Karen Covell, director of the Hollywood Prayer Network-which consists of some 3,500 Christians in the industry who pray for each other and for their non-Christian colleagues-finally got her big break in Hollywood: a job as associate producer on Headliners and Legends with Matt Lauer. She was thrilled. But then came her first assignment: a one-hour profile of Playboy mogul Hugh Hefner.
As a Christian who opposed everything Mr. Hefner stood for, Ms. Covell was appalled. "When I complained to Jim [her husband] about the assignment, he reminded me that working with Hugh Hefner is exactly why we are here. He suggested that we start praying and that I talk to my producer, Rick, to see if we could approach the project from a different perspective."
To her surprise, she discovered that Rick too was a Christian who did not want to do this story and had talked to his pastor about it. "His pastor told him he couldn't turn down this assignment," Ms. Covell said. "Someone was going to do the story, the pastor had said, and if Rick turned it down, it would likely be done as a standard puff piece. This was an opportunity to really dig deeper into why Hugh Hefner became the man he is."
The story delved into Mr. Hefner's early life and spiritual background. It culminated with an interview in which the icon of sexual promiscuity told about being raised by harsh, distant parents who never told him they loved him. "His mother never hugged or kissed him, he said, because of her fear of germs." In the opulent Playboy Mansion, surrounded by Playboy bunnies, the interviewers brought Mr. Hefner, clad in his black pajamas, to confess that "he's still just a little boy trying to find love." They exposed his futile attempt to substitute sex for love and the pain behind the Playboy façade, the God-shaped vacuum in Mr. Hefner's heart.
The biblical doctrine of vocation teaches that God equips Christians with specific talents and gifts and calls them to serve as salt and light in the world. But Hollywood? With its star-studded temptations, zero job security, minus-zero family values, and vicious social scene, who can work in Hollywood successfully and be a successful Christian?
I will never be home for dinner at 5:30 p.m.," says one of the most successful Christians in Hollywood, Ralph Winter. "In Hollywood, 5:30 is when things are just getting started."
Mr. Winter produced X-Men, Planet of the Apes, Star Trek IV, and this summer's hit, Fantastic Four. But behind the blockbusters are family separation and heartaches. A shoot in Puerto Rico meant being away from his teenage sons for six months. A filming in London coincided with news that his wife's father had died, tragically. He did not go home. "I cannot believe how selfish I was," he said, "how unfeeling I was about her ongoing grief and depression. I was caught up in the excitement of Hollywood and the possibilities of my own career."
Soon after, Mr. Winter was offered a career plum: the chance to direct a new James Bond movie. But production was going to be in England. He realized what his career was doing to his family. He turned down what seemed like the career opportunity of a lifetime-the chance to play with Mr. Bond's weaponized sportscar, exotic locales, and special-effects-driven chase scenes-to devote his time to his wife and kids.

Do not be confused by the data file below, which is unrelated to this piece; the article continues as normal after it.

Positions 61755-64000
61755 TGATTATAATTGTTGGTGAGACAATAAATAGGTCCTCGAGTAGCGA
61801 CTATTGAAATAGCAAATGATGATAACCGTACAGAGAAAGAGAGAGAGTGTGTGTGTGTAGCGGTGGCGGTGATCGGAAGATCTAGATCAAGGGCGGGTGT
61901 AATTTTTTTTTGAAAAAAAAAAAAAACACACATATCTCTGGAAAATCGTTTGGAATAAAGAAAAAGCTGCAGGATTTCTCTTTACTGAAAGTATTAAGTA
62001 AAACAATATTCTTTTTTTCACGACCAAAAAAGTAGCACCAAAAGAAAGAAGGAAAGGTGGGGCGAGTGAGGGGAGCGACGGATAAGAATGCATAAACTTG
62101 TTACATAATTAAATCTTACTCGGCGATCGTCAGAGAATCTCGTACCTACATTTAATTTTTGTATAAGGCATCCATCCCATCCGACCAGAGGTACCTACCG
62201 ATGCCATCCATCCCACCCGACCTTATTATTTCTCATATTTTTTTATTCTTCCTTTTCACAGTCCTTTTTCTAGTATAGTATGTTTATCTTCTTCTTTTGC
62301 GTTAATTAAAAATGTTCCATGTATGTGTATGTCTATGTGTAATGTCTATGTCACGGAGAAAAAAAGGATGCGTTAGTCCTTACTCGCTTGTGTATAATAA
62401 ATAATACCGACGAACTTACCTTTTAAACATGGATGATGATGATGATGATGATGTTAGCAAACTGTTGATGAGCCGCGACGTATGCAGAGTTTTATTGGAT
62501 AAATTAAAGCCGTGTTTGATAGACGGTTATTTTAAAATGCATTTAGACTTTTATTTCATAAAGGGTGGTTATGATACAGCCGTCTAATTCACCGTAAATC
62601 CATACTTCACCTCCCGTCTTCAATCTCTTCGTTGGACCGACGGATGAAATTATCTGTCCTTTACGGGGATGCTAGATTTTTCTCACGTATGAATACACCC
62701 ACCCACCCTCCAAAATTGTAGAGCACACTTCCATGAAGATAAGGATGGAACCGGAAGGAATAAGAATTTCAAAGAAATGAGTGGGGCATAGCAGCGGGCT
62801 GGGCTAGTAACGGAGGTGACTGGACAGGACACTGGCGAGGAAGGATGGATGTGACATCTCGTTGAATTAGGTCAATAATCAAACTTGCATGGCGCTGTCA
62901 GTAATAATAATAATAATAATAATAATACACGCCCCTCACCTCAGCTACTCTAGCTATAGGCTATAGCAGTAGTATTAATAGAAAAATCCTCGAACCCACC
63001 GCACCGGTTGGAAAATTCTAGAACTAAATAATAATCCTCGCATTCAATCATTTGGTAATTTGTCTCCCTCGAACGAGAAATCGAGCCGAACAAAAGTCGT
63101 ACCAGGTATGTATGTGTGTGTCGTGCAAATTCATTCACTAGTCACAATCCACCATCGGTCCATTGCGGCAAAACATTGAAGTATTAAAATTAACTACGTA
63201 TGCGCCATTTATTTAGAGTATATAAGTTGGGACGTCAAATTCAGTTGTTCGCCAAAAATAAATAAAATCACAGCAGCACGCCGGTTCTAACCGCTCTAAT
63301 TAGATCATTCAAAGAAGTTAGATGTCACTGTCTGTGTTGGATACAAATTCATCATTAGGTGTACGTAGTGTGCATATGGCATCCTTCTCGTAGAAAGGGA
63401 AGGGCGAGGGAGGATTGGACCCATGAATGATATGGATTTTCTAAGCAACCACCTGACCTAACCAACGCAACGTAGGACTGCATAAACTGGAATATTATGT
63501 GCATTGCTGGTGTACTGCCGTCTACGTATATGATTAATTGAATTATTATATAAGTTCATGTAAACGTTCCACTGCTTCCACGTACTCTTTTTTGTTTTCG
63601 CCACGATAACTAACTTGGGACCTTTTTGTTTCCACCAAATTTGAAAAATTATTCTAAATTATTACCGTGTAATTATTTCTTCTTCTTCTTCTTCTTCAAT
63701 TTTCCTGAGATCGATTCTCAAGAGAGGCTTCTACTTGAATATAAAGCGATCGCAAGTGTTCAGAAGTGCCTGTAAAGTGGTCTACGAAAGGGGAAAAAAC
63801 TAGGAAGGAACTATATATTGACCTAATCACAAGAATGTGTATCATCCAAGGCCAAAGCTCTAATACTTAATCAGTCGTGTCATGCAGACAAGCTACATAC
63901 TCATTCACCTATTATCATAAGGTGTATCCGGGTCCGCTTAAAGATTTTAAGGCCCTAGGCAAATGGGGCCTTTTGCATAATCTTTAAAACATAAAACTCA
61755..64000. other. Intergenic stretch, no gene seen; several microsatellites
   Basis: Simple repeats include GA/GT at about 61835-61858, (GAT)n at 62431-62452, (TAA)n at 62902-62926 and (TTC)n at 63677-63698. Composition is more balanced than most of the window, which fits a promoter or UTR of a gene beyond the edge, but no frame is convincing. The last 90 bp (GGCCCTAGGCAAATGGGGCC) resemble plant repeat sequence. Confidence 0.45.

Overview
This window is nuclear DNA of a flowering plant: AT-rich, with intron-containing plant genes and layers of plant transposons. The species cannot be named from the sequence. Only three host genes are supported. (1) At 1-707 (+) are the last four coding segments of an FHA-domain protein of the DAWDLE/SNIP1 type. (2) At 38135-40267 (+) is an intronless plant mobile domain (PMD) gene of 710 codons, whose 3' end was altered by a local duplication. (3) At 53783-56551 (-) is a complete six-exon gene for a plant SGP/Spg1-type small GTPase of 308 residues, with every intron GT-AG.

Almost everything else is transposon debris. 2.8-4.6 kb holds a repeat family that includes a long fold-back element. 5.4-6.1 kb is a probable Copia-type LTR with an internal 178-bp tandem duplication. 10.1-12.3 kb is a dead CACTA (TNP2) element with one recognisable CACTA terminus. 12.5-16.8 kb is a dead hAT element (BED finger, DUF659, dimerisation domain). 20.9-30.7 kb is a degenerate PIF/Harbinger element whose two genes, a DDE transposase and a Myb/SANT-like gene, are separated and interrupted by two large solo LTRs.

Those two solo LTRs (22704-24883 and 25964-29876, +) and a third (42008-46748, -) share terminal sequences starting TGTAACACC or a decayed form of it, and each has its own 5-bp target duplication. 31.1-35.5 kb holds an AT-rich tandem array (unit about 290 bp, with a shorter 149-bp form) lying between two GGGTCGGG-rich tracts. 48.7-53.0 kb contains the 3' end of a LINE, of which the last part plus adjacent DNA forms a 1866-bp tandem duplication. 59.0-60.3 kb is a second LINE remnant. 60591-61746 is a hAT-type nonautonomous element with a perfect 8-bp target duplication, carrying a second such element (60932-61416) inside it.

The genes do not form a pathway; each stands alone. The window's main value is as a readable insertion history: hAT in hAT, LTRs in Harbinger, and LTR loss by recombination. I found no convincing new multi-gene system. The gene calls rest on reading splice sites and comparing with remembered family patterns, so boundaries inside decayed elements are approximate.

That decision meant he was out of work for six months. Mr. Winter learned that doing the right thing doesn't mean you won't suffer for it. But he was angry at God. Today he sees that God was at work all along. He finally got a chance to work close to home-and with Steven Spielberg, an opportunity he never would have had if he had been filming James Bond in London.
Today, Mr. Winter zealously sets aside time for his family. He also stresses the importance of his church, Bible study, and accountability partners. Without them, he could not remain spiritually and mentally grounded.
Mr. Winter also takes time to mentor other Christians trying to succeed in Hollywood by teaching in a program called Act One. Founded in 1999 by a small group of Christians in the movie industry, Act One goes beyond offering spiritual support and fellowship. Act One puts on intensive, multi-week courses to train Christians in the craft of screenwriting and the work of studio executives. Programs to teach Christians how to be producers and directors are in the works. Act One is also a mentoring network, offering critiques and guidance for would-be screenwriters and helping novice filmmakers break into entry-level jobs.
Act One has come out with a book, Behind the Screen: Hollywood Insiders on Faith, Film, and Culture (Baker Books), edited by Barbara Nicolosi and Spencer Lewerenz, with contributions from the industry professionals who teach in the programs and serve as mentors.
Act One receives 150-250 applicants for each four-week summer class, Mr. Lewerenz, associate director of the screenwriting program, told WORLD. Only 30 are chosen in a highly competitive process.